The crypto market is volatile, mostly non-regulated, suffers from a limited track record, and there are wide disputes about whether the market possesses any intrinsic value. No matter one’s stance on the latter, there is arguably a broad consensus that these attributes cause the crypto market to stand apart from most other markets. Given this, crypto presents a poor model to be compared to other markets, except if it regards bubbles caused by immature but highly anticipated technologies. In this case, no market is arguably better suited than crypto to set side by side. In doing so, we see remarkable similarities between crypto and the recent rise of AI, including the seemingly one-way street of capital flowing to everything AI.
In recent years, the crypto market has experienced two such one-way streets before the capital pools were emptied, causing the bubbles to burst. These bubbles occurred in 2017 and 2021, when the value of Bitcoin, Ethereum and various other cryptocurrencies skyrocketed, only to subsequently plummet by as much as 90% the following year. Not only did prices rise, crypto projects and firms could raise money as easy as pie during the bubbles, as everyone wanted in on the action – then suddenly, nobody seemed to care anymore, leaving only a few interested in crypto.
At what point does the market’s collective imagination end?
Crypto and AI both have great prospects for the future as cornerstone technologies among an ever-growing crowd. Admitting we fairly share this outlook, we must acknowledge that both crypto and AI have yet to experience wide implementation across the world, having shown limited value creation at present. Worse yet, there’s no way of knowing at what point the technologies will enjoy adequate maturity to be applied widely, if ever. But it is roughly guaranteed that folks will overestimate the short-term significance of AI, as with most other new technologies, including previously crypto.
Up to technical maturity, the market judges technologies fairly blindly, based on collective imagination. As Benjamin Graham once said, "In a speculative market, what counts is imagination and not analysts”. Graham, often regarded as the father of value investing, possibly intended his words as a cautionary reminder for any market where guesswork about the future is a main pillar to assess it. As crypto and AI are not yet well-established technologies, the imagination of the future surpasses the tangible aspects of the present, so rather than relying on concrete data and figures, market participants allow their imagination to shape their perception of the industry's future impact on the world and, subsequently, its value. This is likely to truly deviate from how AI is to unfold later on, in the same way it has for crypto multiple times.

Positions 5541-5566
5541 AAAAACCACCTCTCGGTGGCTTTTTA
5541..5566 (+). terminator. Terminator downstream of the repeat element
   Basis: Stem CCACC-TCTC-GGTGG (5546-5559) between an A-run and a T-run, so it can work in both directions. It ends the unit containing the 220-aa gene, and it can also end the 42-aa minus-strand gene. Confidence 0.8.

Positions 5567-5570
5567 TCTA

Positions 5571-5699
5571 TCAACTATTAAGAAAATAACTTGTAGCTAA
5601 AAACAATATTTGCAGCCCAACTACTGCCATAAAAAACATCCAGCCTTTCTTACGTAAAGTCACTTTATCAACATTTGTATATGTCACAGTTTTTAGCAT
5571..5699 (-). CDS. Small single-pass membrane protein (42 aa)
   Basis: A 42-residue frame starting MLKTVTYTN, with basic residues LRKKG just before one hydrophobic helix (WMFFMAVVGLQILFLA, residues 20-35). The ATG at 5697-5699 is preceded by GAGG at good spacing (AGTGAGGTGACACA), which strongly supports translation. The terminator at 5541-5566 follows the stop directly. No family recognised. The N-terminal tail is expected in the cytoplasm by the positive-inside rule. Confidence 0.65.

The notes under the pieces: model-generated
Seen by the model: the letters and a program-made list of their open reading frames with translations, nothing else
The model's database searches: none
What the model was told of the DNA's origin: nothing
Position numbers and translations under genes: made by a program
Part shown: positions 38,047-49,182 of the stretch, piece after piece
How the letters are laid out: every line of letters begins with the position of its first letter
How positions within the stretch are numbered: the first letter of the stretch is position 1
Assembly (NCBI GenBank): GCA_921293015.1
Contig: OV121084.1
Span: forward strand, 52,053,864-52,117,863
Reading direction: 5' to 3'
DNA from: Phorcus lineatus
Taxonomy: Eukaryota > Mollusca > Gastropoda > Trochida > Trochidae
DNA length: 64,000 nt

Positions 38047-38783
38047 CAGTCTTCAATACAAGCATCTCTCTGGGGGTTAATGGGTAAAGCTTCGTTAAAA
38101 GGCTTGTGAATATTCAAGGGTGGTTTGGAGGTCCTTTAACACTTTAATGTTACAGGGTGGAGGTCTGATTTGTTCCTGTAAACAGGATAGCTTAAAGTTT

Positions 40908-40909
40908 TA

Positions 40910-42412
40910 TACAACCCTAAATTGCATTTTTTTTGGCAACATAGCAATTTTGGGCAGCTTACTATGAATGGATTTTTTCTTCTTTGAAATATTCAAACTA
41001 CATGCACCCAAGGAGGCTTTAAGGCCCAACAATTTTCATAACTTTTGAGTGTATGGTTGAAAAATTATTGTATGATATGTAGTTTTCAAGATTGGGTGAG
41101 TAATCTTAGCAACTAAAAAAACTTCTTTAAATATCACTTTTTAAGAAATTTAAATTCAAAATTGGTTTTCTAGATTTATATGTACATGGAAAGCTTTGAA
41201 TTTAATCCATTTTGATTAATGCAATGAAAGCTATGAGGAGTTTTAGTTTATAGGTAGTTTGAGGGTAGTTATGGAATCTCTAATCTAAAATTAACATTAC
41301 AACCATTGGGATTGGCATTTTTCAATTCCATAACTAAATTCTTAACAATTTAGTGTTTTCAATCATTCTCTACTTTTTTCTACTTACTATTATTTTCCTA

Besides, this judgment is mainly guided by retail investors. This group was largely absent in the AI rally earlier this year, as many retail investors had reduced their equity holdings upon surging interest rates, but it appears that they have returned in the past few months, particularly to AI-related stocks. We expect the retail flow to continue into AI, gradually turning it into a new darling of retail, as these investors enjoy markets with greater risk/reward, similar to crypto and meme stocks, in which retail investors are highly dominant. The noteworthy presence of this fear-of-missing-out crowd in a market led by imagination fuels a cocktail for promising bubbles.
We would be surprised if this cocktail does not involve at least one significant drawback of AI-related tradeable instruments, similar to the history of crypto, and not least the dot-com bubble. We expect the market to eventually reassess its projection of the near-term impact of AI, as the technology matures more slowly than expected and other challenges become evident, including regulatory uncertainty, which AI, like crypto, is likely to suffer from. And, except for a select few firms, the unfamiliarity with the extent to which individual firms are able to capture the value generated by AI adds to the uncertainty, potentially intensifying excess volatility.
“During a gold rush, sell shovels”
One of the select few firms whose ability to capture the value of AI is already clear as day is GPU manufacturer Nvidia. As the leading supplier of the computing required to train AI models (for example, those by OpenAI), Nvidia has achieved conspicuous revenue growth in the past year, mainly driven by the eagerness of companies to acquire GPUs so as not to fall between the cracks of the AI rage. In late May, Nvidia said it expects revenue of $11bn in the second quarter of 2023, far surpassing the average analyst forecast of $7.18bn. This AI hoarding has sent Nvidia past the $1tn valuation mark, alongside only five other firms, quadrupling its stock price since its 1-year low in October 2022. The $750bn expansion to Nvidia’s $250bn market capitalisation less than 12 months ago is a clear reminder that AI is a speculative market, by which the imagination of investors has persuaded them that something truly great lies ahead.
The story of Nvidia points to the adage that “during a gold rush, sell shovels”. This suggests that it’s more profitable to provide the required infrastructure to those pursuing a booming trend than to pursue the craze itself. In the crypto rush of 2021, Coinbase profited heavily by selling picks and shovels by facilitating crypto trading, similar to Nvidia now. In due time, the crypto bubble burst, shortening Coinbase’s revenue markedly and bringing an up to 90% drop in its stock price in a single year. Time will tell whether Nvidia is in an everlasting gold rush or will follow Coinbase’s “the higher you climb, the harder you fall” tale.